Steven Aiello

Israeli Students Speak: What is Peace

Jewish students in Israel, (ages 9-18) were asked to define “Peace” (Shalom) in their own words. Here are their answers


D: An agreement between two countries not to fight. When there’s hardships, to help one another. To visit one another.

E: The absence of war or conflict among major international powers.

A: It’s like when 2 kids are fighting and then they decide to make peace among them, it means that from now on they won’t fight.

E: Peace means no war, no crying, no anger. It means an agreement between two sides, and cooperating towards a common goal.

N: Unity

A: The feeling that I can live without fear that something bad will happen. That I can move around the country or the world without the fear that they will try to do something to me because I am Israeli or Jewish. Life without every few years there will be another round of bombs. That we will have to run to shelters or hear on the news on a daily basis that there was another attack, hours people were murdered in the street. Just think of security. 

T: Diplomatic relations; the opposite of war.

N: Opposite of a state of war.

S: Love for everyone, to be there for the other, and to respect everyone, how they are, regardless of background.

Y: An agreement between countries to stop fighting, and the countries eventually become into friends.

I: An agreement between countries.

N: Shalom/Peace is a greeting between people, or an agreement between countries.

B: Peace to me is really when people get along with each other

O: When two countries are not fighting, and instead work together in partnership

N: When there are two countries fighting, and they reach a peace agreement so that people in their countries can live in security. Peace is a word that connects people. God willing it is possible to find solutions.

E: Peace means going to the bomb shelter less. More life, less violence, more understanding and love between people. It’s better for everyone and fun for everyone.

M: To live in partnership with everyone.

C: Wow that’s a really hard question to answer. For me it is just to know that everyone is doing great and more of it actually feeling good. That anyone is believing and doing what they want. For example one of my goals is to seek inner peace (to be happy with things that i achieve)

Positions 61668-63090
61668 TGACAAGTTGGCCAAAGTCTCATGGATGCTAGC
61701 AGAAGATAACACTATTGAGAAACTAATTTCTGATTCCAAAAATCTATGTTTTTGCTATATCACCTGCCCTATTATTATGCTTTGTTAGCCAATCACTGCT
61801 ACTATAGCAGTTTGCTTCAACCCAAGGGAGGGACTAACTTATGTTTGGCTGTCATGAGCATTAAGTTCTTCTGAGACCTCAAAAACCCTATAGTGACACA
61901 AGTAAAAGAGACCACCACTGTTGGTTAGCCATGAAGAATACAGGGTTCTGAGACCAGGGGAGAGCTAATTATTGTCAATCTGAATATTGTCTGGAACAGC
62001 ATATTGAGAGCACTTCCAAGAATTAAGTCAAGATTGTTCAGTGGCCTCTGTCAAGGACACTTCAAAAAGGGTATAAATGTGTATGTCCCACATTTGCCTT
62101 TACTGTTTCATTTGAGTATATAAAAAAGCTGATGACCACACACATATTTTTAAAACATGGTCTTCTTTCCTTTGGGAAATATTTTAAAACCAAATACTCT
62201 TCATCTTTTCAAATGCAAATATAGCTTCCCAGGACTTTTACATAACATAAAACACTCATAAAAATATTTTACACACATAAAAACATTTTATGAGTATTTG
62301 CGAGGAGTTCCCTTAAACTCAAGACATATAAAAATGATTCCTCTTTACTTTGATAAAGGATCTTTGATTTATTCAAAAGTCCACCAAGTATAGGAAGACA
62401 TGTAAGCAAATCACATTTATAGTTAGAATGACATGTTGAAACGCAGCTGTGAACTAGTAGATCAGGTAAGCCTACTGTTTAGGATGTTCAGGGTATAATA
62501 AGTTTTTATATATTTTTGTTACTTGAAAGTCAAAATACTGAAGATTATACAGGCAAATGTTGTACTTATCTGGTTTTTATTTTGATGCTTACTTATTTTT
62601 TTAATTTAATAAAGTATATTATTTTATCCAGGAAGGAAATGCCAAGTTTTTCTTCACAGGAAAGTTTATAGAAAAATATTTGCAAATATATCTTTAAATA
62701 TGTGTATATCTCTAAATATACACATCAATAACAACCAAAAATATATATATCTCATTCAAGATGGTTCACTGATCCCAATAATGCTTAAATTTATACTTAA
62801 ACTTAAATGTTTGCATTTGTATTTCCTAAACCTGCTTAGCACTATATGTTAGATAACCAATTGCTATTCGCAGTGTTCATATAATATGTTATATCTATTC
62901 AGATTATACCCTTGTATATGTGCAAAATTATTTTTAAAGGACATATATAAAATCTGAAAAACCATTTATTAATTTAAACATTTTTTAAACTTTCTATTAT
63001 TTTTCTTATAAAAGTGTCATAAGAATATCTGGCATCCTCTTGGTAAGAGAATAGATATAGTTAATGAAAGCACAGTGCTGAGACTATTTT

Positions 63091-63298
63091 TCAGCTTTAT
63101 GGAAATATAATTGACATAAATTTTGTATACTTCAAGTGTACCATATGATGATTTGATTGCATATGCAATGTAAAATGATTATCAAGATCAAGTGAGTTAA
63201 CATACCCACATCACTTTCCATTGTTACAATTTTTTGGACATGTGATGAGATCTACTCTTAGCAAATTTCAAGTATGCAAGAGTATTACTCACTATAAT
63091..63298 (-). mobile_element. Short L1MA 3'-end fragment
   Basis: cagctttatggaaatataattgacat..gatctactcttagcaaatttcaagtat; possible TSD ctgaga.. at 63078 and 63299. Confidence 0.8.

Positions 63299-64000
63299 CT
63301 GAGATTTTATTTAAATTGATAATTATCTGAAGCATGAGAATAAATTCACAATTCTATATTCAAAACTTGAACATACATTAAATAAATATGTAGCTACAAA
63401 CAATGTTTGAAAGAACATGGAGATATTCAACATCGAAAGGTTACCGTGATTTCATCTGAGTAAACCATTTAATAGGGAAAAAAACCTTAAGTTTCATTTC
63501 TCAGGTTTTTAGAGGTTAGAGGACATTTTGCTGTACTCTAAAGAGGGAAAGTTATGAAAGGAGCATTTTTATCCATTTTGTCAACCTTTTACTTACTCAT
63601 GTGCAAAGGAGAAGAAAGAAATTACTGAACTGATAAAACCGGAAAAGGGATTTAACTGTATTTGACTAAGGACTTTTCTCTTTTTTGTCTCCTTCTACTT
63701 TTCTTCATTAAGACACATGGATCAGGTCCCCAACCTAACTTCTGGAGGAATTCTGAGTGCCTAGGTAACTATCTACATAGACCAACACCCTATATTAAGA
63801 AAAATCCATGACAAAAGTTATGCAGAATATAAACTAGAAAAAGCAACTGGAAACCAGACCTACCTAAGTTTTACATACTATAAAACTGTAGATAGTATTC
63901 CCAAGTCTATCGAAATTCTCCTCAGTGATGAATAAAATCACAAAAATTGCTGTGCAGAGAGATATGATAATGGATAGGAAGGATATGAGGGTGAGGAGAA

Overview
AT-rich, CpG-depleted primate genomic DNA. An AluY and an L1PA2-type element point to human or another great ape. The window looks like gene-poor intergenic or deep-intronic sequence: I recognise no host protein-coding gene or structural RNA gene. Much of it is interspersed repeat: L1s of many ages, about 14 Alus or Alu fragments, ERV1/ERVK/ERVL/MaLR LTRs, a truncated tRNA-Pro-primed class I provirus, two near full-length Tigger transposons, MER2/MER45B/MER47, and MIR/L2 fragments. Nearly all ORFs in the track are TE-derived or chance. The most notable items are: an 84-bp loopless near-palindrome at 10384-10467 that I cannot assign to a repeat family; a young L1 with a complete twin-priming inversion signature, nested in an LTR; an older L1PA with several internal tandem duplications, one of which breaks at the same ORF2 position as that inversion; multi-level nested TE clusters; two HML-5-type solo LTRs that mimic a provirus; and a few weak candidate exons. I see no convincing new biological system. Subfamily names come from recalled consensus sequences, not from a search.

Y: An agreement between two countries to be in peace, and not to attack one another. To divide land and not fight over it.

B: No wars; quiet.

S: A situation where two sides don’t fight, and where there is no hate between people.

I: Everyone loves one another, and there’s no fighting over anything.

Y: Countries that don’t fight one another.

T: A state of non-conflict which happens when two world leaders meet together in the same place, and then talk until they reach an agreement.

O: When you respect one another, each with different practices, religions, cultures, customs, and views, and when you also help one another.

N: Peace is like reconciliation between friends. Or a conflict between countries that is resolved through negotiation, for example the situation we are in now of war, because of course we will eventually reach peace.

Y: In Israel, a country surrounded by enemies, peace is not something to be taken for granted. We’ve found ourselves in war against one or more countries numerous times, and now we are in a war against the terror organization Hamas. War has a serious impact on how the country functions, since so many resources get diverted to fighting the war. For example, the Israeli economy is hurt because so much must be spent on military equipment. Moreover, war causes many civilian and military casualties. In conclusion–peace between countries is very important, and we need to make peace in order to know that we are protected.

About the Author
Steven Aiello is the Director of Debate for Peace (, and a board member of the NGO Committee on Sustainable Development NY. He has a BA in Economics, MA in Diplomacy and Conflict Studies, and MA in Islamic Studies. He teaches Model UN for schools throughout Israel. Among his other hats he serves as Regional Coordinator for Creating Friendships for Peace, and Dialogue Officer at Asfar. Steven has also served as Chief of the Middle East Desk Head for Wikistrat, interned for the Jerusalem Center for Public Affairs and the American Islamic Congress. His writing has been published in the NY Daily News, Jerusalem Post, Iran Human Rights Review; Berkley Center at Georgetown;, and the Center for Islamic Pluralism. He can be reached via email at
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